There are several factors to consider every time you make an investment, but one of the most important is volatility. Investors should always weigh the risk of an investment with the potential for profit to determine whether the financial move is right for them.
Those in search of a non-volatile investment opportunity often gravitate towards precious timber. After all, timber is a tangible resource with an inherent and practical value. Plus, it is required for building and infrastructure around the world, and it won't be tied to any one nation or any one currency.
To mitigate risk in your financial portfolio or investigate less risky options, discover the value of timber.
Inherent Value and Tangible Properties
A major reason that timber has an inherently lower volatility than other investments is because it is a tangible, practical item.
In order to build houses and construct bridges, wood is necessary. Although value can theoretically decrease or vary over time, it will almost certainly retain an inherent appeal to everyone from construction professionals to civil engineers to furniture makers.
Unlike some other synthetic materials, timber will never go out of vogue or be entirely replaced by an alternative.
Growing Demand Throughout the World
Timber's volatility levels are also so low because the population of the world is growing so rapidly. As the population increases, particularly in developing nations, the need for natural resources like wood also rises.
Barring a major and unpredictable change in population patterns over centuries, growth will continue to occur in the future. As a result, wood will continue to be in demand. These factors ensure long-term demand, reducing the risks involved with investing in precious timber.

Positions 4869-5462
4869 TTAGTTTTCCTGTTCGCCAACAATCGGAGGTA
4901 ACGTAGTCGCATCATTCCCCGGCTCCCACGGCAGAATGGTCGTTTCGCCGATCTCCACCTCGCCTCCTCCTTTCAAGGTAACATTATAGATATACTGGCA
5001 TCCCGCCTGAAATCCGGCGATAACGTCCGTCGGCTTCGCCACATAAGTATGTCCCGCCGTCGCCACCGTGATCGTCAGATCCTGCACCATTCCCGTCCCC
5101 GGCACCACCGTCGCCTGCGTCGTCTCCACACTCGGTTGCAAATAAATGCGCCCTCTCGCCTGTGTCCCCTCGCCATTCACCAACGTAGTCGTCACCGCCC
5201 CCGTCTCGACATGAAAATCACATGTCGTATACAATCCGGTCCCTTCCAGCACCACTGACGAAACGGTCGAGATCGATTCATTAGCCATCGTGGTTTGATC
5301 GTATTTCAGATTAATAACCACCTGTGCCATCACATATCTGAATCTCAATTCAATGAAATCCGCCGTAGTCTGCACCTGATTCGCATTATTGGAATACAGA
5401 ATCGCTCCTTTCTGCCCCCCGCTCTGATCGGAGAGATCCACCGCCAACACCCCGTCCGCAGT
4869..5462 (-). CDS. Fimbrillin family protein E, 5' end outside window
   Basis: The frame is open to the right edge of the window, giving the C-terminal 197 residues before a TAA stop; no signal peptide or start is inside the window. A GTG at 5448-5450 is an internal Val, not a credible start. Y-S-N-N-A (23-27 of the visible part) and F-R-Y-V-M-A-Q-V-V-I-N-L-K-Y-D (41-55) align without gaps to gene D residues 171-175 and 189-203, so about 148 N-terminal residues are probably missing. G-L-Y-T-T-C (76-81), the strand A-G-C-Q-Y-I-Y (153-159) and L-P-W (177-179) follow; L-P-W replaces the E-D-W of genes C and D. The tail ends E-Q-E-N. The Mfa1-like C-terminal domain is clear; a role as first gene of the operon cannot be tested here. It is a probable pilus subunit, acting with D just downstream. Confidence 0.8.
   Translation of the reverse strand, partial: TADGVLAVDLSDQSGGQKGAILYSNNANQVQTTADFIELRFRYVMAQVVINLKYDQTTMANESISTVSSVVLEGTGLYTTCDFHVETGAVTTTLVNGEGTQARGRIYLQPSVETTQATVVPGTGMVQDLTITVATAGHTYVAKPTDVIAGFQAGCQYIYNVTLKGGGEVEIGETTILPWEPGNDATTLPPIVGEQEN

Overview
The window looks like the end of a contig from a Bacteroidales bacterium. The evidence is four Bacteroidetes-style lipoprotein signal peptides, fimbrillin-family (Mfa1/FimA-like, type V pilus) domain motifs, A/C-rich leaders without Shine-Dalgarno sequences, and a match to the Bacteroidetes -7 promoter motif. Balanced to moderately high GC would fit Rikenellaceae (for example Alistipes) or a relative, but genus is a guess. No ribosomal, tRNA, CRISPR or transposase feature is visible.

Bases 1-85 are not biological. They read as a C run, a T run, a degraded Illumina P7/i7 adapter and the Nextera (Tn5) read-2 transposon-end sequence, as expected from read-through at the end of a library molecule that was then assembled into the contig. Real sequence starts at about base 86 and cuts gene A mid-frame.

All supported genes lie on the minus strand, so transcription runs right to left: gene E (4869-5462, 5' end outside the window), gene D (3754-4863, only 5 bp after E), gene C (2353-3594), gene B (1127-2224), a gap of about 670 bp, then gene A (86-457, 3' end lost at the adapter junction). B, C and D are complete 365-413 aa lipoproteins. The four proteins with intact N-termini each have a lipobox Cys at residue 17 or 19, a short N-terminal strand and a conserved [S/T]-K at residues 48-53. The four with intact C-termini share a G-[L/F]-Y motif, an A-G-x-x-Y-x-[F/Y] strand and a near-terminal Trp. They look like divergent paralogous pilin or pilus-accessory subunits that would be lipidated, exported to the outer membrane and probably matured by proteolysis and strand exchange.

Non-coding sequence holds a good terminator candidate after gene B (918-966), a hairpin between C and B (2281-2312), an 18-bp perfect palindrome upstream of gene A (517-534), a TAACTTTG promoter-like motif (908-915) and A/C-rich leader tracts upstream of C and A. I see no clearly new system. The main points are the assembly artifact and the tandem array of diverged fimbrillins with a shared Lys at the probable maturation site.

Limited Supply Due to Natural Limiting Factors
Timber can only grow at a certain rate, which means that trees have to be harvested after several years of maintenance and growth. This naturally limits the supply of timber available on the market at any one time.
Since there is no risk of the market being flooded by a surprisingly large supply of timber, investors can be relatively certain that their investment will remain at a certain price point.
Not Tied to a Single Nation, Government or Currency
If you're thinking about investing in timber, you might be doing so because you're interested in increasing the diversification of your portfolio. As they say, you don't want to have all of your eggs in one basket.
A smart way to reduce risk and lower financial vulnerability today as well as years from now is by investing in opportunities that won't be tied to a single country, a single currency or even a single government. That way, if any of those things falter, your investment can still be sound and be sold or valued in a different currency. Since timber is used around the world, its value is virtually universal.
History of Stable Value Ahead of Inflation
When searching for non-volatile opportunities, a great place to start is with areas of investment that have consistently stayed ahead of inflation. Don't just look back over the last five years, as that might not tell the whole story.
Timber, thankfully, has stayed well ahead of inflation since 1987. In fact, timber has averaged 15 percent growth in that time period, far surpassing inflation in the United States.
Thanks to a history of value that surpasses inflation, global flexibility, growing demand, limited supply and inherent practical value, timber can be a non-volatile and smart investment for anyone.